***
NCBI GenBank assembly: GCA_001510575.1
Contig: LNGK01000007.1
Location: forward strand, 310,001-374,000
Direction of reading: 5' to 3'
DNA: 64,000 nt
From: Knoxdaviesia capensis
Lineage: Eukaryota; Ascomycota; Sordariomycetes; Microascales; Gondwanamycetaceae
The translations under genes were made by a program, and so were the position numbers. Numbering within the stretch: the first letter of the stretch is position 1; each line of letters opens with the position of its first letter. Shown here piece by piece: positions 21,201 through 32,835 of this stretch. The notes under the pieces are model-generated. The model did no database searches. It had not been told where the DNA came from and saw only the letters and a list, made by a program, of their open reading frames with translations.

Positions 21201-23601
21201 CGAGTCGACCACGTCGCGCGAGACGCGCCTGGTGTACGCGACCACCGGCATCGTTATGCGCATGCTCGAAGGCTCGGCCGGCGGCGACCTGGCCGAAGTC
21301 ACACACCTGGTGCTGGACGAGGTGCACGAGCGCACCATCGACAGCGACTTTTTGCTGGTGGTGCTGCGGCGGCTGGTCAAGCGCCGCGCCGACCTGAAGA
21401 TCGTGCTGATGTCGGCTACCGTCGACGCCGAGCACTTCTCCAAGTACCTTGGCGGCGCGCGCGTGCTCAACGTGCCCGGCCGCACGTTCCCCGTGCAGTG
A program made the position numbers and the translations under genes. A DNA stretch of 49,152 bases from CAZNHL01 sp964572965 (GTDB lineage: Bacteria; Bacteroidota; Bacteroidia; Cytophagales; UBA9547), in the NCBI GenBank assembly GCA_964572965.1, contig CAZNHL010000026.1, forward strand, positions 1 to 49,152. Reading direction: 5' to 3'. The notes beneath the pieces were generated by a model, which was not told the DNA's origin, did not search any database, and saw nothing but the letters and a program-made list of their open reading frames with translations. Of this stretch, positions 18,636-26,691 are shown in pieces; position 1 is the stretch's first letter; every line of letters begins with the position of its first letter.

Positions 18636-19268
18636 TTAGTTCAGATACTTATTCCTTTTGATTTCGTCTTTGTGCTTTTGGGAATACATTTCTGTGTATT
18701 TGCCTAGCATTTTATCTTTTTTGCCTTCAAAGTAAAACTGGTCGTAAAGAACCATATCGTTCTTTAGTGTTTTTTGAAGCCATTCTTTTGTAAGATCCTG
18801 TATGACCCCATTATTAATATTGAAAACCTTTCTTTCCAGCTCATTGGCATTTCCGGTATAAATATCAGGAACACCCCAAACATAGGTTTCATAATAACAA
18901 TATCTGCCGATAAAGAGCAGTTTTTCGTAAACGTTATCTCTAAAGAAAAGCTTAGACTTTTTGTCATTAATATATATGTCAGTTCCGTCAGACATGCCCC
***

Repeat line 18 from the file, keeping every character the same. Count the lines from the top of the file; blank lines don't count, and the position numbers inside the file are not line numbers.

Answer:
18901 TATCTGCCGATAAAGAGCAGTTTTTCGTAAACGTTATCTCTAAAGAAAAGCTTAGACTTTTTGTCATTAATATATATGTCAGTTCCGTCAGACATGCCCC